1 on 1 Feedback

What is the most powerful teaching tool there is? Probably one on one feedback about a student’s performance.  A new iPad video tool, Coach’s Eye, can help you do that.

Coach’s Eye, as the name suggests, was developed for critiquing a physical performance like swimming, track and tennis. It does that “swimmingly”… but it has the potential to give one on one feedback to any student performance:

  • Dance
  • Conducting
  • Theater performance
  • Student teaching
  • Nurse-patient interactions
  • Student presentations

It works like this: With your iPad you make a video of a student performance. You can then re-run the video while you do an audio commentary, stopping the film and commenting, drawing on the film. It’s your own Beli-strator.

The review of the video could be done in many ways:

  • By the student themselves
  • By the student first and then the teacher
  • By the student and teacher together
  • By the teacher alone and sharing the resulting video with a student

Each method would result in the kind of feedback that a student would hear and value. It’s a powerful tool that would not only engage students but result in real learning.

Here is a sample from the Coach’s Eye website:  swing

Notice that there is nothing professional about the video-taking. It’s all in the expertise of the commentator.

After watching that video I feel like I could take a swing and do better!

Right now, all the examples on the Coach’s Eye website are physical education.  But I can see that changing as teachers discover this tool and flood the pages with examples in many disciplines.  How could you use this in your discipline?


Taking Attendance

attendance_registerTaking attendance in a class is a plebian but necessary task that may be eating into the time you want to spend on other classroom activities.  Aside from any attendance rules the individual professor may have, and the fact that missed classes is an early warning sign for student problems, Keene State has an attendance policy that states:

A student who misses in excess of three weeks of classes prior to the eleventh week of the semester (for any reason whatsoever) must withdraw from the course. Continue reading “Taking Attendance”

Reining in IPad Mania

With their sleek, sexy design, not to mention all the advertising and hype surrounding them, it’s not surprising that IPads are selling like hotcakes.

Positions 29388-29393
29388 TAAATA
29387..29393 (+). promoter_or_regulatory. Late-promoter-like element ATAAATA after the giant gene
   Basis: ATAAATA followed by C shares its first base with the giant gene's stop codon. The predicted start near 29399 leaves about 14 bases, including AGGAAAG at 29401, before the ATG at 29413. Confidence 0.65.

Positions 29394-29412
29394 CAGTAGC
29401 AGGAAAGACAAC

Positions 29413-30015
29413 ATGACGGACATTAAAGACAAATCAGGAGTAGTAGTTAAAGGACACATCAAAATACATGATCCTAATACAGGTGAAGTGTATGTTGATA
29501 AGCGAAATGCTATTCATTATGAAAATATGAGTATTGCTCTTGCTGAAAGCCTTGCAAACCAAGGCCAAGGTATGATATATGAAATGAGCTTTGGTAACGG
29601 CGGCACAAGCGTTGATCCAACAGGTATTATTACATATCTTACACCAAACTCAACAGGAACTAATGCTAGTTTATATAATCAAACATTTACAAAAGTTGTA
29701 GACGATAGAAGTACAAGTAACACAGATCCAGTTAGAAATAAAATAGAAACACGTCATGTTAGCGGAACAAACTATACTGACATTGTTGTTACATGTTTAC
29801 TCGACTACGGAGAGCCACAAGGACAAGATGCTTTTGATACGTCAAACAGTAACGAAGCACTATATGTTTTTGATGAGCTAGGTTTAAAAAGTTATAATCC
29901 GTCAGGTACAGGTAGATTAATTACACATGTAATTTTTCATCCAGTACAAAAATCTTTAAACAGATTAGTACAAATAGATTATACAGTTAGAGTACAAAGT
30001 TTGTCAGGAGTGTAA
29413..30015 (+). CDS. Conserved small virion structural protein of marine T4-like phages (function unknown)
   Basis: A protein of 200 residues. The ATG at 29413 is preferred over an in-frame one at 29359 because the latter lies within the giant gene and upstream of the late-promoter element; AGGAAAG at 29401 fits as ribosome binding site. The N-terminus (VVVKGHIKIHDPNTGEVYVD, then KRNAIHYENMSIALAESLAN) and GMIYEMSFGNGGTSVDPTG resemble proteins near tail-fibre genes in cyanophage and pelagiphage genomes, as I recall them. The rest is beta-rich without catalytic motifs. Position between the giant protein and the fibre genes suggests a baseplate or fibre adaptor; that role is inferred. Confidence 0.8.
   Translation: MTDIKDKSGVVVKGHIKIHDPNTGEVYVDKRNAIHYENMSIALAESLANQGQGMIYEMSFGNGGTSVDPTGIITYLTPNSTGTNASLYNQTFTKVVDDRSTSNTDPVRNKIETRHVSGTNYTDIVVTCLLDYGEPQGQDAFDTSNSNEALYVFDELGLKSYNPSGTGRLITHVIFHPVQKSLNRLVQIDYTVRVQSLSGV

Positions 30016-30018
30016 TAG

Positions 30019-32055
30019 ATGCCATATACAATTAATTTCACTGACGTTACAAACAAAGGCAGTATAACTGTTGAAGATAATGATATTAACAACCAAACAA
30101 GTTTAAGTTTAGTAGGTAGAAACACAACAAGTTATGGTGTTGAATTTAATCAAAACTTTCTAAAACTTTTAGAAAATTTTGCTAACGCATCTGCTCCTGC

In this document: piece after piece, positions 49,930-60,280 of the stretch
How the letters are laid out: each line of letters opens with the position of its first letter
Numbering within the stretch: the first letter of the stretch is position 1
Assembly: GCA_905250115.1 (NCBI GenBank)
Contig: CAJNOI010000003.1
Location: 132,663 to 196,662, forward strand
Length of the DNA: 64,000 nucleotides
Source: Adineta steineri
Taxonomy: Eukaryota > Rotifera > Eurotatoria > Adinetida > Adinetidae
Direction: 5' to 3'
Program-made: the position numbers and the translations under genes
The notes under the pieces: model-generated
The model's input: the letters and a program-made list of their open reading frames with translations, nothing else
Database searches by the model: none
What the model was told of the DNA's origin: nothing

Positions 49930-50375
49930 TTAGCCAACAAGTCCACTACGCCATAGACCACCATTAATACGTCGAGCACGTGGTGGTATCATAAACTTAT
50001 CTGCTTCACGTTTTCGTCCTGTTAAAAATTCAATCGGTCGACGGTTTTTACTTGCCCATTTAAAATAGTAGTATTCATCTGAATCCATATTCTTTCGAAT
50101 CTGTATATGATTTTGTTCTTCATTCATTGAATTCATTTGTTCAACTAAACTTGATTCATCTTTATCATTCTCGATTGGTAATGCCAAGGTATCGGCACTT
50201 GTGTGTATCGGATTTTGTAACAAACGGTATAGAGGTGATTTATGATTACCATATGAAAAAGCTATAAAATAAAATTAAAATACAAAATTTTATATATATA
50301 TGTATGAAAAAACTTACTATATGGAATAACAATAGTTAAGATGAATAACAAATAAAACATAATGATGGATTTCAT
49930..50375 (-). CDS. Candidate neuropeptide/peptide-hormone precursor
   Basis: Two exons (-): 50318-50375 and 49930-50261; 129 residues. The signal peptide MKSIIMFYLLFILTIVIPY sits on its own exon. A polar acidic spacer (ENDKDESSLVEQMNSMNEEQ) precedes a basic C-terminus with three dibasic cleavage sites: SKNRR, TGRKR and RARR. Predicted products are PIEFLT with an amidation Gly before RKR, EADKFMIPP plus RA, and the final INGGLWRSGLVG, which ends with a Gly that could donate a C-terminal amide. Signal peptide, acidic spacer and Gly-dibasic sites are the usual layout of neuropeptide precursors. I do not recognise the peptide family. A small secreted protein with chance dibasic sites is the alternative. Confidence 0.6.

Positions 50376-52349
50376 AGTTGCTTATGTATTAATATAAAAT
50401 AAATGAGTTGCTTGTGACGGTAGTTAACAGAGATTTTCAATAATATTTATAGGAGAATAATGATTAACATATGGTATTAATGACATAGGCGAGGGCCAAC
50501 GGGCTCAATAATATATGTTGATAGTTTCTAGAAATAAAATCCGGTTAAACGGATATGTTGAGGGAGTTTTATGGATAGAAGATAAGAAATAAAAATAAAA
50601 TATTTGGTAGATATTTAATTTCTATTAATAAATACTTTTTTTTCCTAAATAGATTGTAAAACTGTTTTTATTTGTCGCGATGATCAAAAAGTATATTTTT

People with newly purchased IPads appear at our door daily saying, “So I have a new IPad. What can I do with it?” They don’t know what it can do, but they are pretty sure that it can do AT LEAST everything that their desktop or laptop can do plus all the “magic” stuff.

Au contraire.

It’s hard to explain an IPad and what it can do to most new users because most people don’t understand what parts of their desktop or laptop computer they are using and what parts the IPad has and doesn’t have.

  • How am I accessing the internet?
  • When am I online and when not?
  • What part of what I am using is application software and what part is what I am creating?
  • Where are the files when I save them?
  • What’s the difference between the web and my document?
  • What part is the operating system and what is that allowing them to do?
  • What file types am I generating?

So when people start to use an IPad for something like editing documents, a task they consider any computer can handle easily, they are stymied. Where is Word? Where are my files? Why can’t I browse for my files? I’ve edited this file, now where can I save it?

You can tell people that an IPad will “change your workflow”, but that doesn’t mean much to most folks.  Most people don’t even know they HAVE a workflow. They do things one way, all the time. It’s not a workflow, it’s the way things are!

So here are a few things to know about what an IPad doesn’t do

  • There is no USB port on an IPad. There is no port at all, except for headphones and the one for power.
  • Everything on an IPad has to come and go through the internet. There are no files stored on the computer.  (Well, OK, there are bookmarks and some simple note files)
  • It doesn’t do more than one thing at a time. You have to move from app to app by going to the main screens, for example, from mail to calendar to Twitter. (The recent upgrade to IOS5 now allows you to have tabs on your browser so you can move from one website to another without closing the browser is a great improvement.)
  • Because you are using a mobile device every website and application you are familiar with will look different on an IPad. You may have to almost totally relearn them.
  • Printing? Unless you’re a techie, forget it.

So why would I want one? It’s stellar for some things:

  • Instant online access is almost magical to those used to a PC bootup time counted in minutes
  • It’s portable! It’s a mobile device. If you take your laptop everywhere, this is smaller and lighter.
  • Graphics look great on it  (OK, maybe not a good enough reason for laying out $500)
  • You can use it as an e-reader with a Kindle or Nook app installed, so you don’t have to buy one of those.

If you like to experiment with new things and you don’t mind dedicating some time playing around to learn it, go for it. And if you don’t fit that description, maybe you should consider letting this one pass you by.